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MTB News & Racing Round-up, May 7, 2010

Date published:
May 07, 2010, 1:00 BST
  • Snow cancels Big Bear shootout

    Triple Crown regional men's series leader Sid Taberlay (Sho-Air / Specialized)
    Article published:
    May 06, 2010, 13:18 BST
    Sue George, Mountain Bike Editor

    Kenda Cup West Series shuffles to accommodate the change

    Race organizers cancelled the Big Bear Shootout #1, which was scheduled for May 15-16. They cited excessive amounts of snow and trail damage and closures.

    "We did our best efforts to clear the snow, as well as work with the forest service to re-issue a permit for another date, however, we were forced to cancel the round all together," said Ty Kady on behalf of the Kenda Cup West series

    That means the next round of the Kenda Cup West Series event will be at Ellings Park on June 6, now round number five of the series. The series final for the Kenda Cup West Series, Round number six will now be at Big Bear Shootout #2, scheduleon June 19-20.

    The Kenda Cup West series winners will still be determined from the best five results of the six-event series.

    For the California State Series, Ellings Park will be the next round. It means the California State series will be a seven-race series, with the final still set for Big Bear Shootout #3 on July 18. The best five of seven rounds in the California State Series will count towards that series title.

  • Absalon, Schurter face off again at Swiss Racer Bikes Cup

    Eva Lechner (Colnago Arreghini Sudtirol) on her way to her first World Cup win .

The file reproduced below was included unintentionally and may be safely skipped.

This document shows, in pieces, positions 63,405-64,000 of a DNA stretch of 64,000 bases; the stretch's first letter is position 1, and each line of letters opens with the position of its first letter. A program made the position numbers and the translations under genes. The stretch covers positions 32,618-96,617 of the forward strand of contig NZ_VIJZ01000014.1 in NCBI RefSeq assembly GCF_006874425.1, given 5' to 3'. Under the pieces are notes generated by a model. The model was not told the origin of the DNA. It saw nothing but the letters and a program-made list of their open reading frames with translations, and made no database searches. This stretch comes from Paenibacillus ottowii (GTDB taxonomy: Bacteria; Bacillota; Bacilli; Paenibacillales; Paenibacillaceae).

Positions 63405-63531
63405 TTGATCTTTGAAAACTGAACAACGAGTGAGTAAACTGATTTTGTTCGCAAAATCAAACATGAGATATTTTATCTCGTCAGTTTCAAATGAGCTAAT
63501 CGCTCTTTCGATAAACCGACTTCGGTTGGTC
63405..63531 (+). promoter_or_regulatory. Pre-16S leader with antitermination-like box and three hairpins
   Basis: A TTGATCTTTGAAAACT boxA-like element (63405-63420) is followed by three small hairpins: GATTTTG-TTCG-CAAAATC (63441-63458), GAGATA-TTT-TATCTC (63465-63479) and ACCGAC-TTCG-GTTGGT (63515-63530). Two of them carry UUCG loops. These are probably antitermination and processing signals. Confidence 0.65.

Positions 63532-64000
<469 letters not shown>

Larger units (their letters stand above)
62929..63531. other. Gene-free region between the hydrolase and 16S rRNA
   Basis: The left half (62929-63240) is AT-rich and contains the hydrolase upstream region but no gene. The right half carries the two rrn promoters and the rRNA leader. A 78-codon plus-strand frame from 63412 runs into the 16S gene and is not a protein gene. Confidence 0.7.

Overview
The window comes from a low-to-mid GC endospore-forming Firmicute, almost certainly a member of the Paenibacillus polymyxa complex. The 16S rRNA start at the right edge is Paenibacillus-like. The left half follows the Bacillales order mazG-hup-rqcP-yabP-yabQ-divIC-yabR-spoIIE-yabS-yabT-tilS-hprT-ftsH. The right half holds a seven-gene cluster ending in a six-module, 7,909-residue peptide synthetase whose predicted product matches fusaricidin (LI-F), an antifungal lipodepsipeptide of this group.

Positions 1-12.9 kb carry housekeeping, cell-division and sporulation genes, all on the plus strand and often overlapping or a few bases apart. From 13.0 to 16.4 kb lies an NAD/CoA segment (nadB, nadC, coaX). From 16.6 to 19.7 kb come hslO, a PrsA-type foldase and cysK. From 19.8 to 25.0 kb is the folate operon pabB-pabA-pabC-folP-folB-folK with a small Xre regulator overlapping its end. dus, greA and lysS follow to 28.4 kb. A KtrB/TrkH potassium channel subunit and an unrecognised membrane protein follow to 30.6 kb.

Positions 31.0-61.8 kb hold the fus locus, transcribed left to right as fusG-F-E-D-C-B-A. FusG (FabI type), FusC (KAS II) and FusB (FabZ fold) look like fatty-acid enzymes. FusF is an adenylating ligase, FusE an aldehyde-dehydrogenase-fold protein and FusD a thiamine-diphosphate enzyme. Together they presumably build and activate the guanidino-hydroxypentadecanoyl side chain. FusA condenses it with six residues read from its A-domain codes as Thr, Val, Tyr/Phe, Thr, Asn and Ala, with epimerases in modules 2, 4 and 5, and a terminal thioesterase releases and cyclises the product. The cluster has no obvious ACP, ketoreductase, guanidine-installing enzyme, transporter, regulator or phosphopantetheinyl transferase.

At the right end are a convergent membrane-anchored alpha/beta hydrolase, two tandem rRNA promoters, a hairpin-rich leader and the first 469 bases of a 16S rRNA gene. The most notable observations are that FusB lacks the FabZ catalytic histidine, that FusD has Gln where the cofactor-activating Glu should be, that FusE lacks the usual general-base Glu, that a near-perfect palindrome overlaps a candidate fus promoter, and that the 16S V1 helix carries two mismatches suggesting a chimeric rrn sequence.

Article published:
    May 06, 2010, 15:02 BST
    Sue George, Mountain Bike Editor

    World Cup winners Kalentieva and Lechner set for women's contest in Solothurn

    Round three of the Racer Bikes Cup will head to Solothurn this weekend, May 8-9, in conjunction with the Velofestival Bike Days, which last year attracted 15,000 people. Olympic Champion Julien Absalon and World Champion Nino Schurter are set for another round of a battle they most recently waged at the Dalby World Cup two weeks ago. In the women's race, local hero Nathalie Schneitter will race two-time World Champion Irina Kalentieva, among others, as she attempts to defend last year's win.

    The festival weekend will include a four cross-style cross country on city streets. On Friday evening, 16 men and eight women will race throug brief rounds of four riders in an urban setting. The Flückiger brothers, Christoph Sauser and Moritz Milatz are among those starting the men's short race. Schneitter, World Cup winner Eva Lechner, Swiss champion Katrin Leumann and Esther Süss will contest the women's short race.

    The feature event of the weekend, the elite cross country on Saturday, is looking like a mini World Cup given the level of competition as many riders stay in Europe between the Houffalize and Offenburg World Cups. In addition to Schurter and Absalon, Swiss champion Florian Vogel, multiple World Cup winner and Swiss champion Sauser, the Flückiger-Brothers, Thomas Litscher, Martin Fanger and Milatz will be on the start line.